The World Health Organization says women should delay getting pregnant in zones where Zika virus is being locally transmitted in order to avoid Zika-related pregnancy complications and birth defects known to be associated with the virus.
Currently, there is local transmission—meaning people are getting bitten by mosquitos infected with Zika and contracting the virus that way—in Puerto Rico, the U.S. Virgin Islands (just East of Puerto Rico) and American Samoa (so far west into the Pacific Ocean that it's nearer to Australia than the mainland U.S.). Parts of Texas and Florida are potentially expected to see Zika this summer, due to favorable conditions for the mosquito that carries the virus.
While this really sucks, according to infectious disease experts, since there's no vaccine to prevent the virus, and traditional mosquito abatement methods fail to reduce the Aedes aegypti species of mosquito, the safest way to avoid the severe health consequences of Zika on babies is to delay pregnancy.
According to the New York Times, Puerto Rico's health secretary Dr. Ana Ríus-Armendáriz, as well as the governments of other countries, including Brazil, Ecuador, Colombia, El Salvador and Jamaica, have already recommended similar health advisories urging women to delay pregnancy to avoid Zika-related birth defects.
The New York Times wrote that the CDC has "decided against this approach on the grounds that government doctors should not intrude on personal decisions best made by women and their partners." But the CDC does want to make sure that doctors and nurses in the U.S. are educating people about the risks of Zika, teaching prevention and provide information about appropriate and effective contraceptive options to ensure safety.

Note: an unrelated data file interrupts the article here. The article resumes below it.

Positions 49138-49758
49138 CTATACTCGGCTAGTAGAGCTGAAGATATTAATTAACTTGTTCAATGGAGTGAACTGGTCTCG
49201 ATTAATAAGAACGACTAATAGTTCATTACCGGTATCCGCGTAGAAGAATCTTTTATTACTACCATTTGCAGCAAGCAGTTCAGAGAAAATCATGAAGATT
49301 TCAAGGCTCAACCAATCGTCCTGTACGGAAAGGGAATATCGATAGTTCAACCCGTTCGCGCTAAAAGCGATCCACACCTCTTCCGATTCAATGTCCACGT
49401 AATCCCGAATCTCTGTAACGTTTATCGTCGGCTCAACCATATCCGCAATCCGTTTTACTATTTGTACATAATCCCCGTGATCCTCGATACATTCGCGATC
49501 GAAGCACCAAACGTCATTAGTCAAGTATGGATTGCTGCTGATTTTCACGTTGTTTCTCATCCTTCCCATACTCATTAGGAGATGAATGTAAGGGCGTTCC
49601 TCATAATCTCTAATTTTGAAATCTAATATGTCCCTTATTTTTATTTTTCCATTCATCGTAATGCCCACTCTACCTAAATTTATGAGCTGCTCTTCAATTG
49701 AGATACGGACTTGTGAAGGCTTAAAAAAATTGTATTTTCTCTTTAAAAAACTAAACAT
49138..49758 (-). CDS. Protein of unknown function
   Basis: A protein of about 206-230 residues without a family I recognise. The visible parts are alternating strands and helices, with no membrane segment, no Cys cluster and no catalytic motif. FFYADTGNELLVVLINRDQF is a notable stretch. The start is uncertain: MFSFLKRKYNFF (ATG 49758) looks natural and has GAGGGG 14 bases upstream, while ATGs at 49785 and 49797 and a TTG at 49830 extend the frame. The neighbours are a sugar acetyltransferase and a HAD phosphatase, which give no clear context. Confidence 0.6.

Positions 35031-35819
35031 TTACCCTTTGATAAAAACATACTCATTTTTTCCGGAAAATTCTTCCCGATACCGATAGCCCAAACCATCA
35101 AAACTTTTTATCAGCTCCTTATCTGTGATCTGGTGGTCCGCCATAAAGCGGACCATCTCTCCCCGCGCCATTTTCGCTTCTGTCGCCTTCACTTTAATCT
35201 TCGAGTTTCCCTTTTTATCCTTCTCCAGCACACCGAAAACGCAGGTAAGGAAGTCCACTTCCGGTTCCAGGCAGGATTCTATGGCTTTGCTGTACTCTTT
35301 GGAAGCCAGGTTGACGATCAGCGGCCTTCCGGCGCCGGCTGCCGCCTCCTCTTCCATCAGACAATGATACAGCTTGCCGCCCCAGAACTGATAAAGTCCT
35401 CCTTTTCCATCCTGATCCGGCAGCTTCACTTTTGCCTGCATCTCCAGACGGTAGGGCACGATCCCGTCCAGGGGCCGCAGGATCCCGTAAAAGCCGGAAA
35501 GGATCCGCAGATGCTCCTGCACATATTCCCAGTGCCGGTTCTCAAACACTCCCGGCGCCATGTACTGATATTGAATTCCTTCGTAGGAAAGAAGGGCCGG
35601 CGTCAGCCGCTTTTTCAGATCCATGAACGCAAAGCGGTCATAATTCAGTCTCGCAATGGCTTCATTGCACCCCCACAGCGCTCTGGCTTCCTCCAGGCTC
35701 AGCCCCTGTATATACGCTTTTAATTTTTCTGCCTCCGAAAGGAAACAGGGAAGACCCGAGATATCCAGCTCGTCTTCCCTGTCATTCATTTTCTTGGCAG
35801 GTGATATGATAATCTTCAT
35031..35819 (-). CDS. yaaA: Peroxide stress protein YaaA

To be sure, the WHO advisory doesn't say "don't get pregnant," according to a WHO spokeswoman. But they do want anyone thinking about getting pregnant to be educated about the risks before they make a final decision.
As of May 2016, a dozen studies and reports have been published on the sexual transmission of Zika virus, and sexual transmission has been reported in 10 countries, including the United States.
According to the updated guidance from the WHO, all published cases of sexually transmitted Zika have been from males showing symptoms of infection, and whose sexual activity may have happened before, during or after the onset of coming down with Zika symptoms. The WHO writes that it is still unknown whether women or men who aren't showing symptoms of the virus can still transmit the virus through sexual contact. The organization said it is also still unknown how long the virus can remain present in a man's semen after the onset of symptoms.
The advisory published by the WHO lists microcephaly, neurological complications and Guillain-Barré syndrome (a disorder in which the body's immune system attacks part of the peripheral nervous system) as concerns associated with Zika.
The WHO recommends that "sexual partners of pregnant women, living in or returning from areas where local transmission of Zika virus is known to occur should practice safer sex or abstinence from sexual activity for at least the whole duration of the pregnancy."
And if you or your partner has traveled to a known Zika transmission area and are planning a pregnancy, they recommend waiting at least eight weeks before trying to conceive so you can be sure that any possible Zika infection has been cleared. If the male partner has shown symptoms of Zika after returning, they recommend waiting six months before trying to conceive.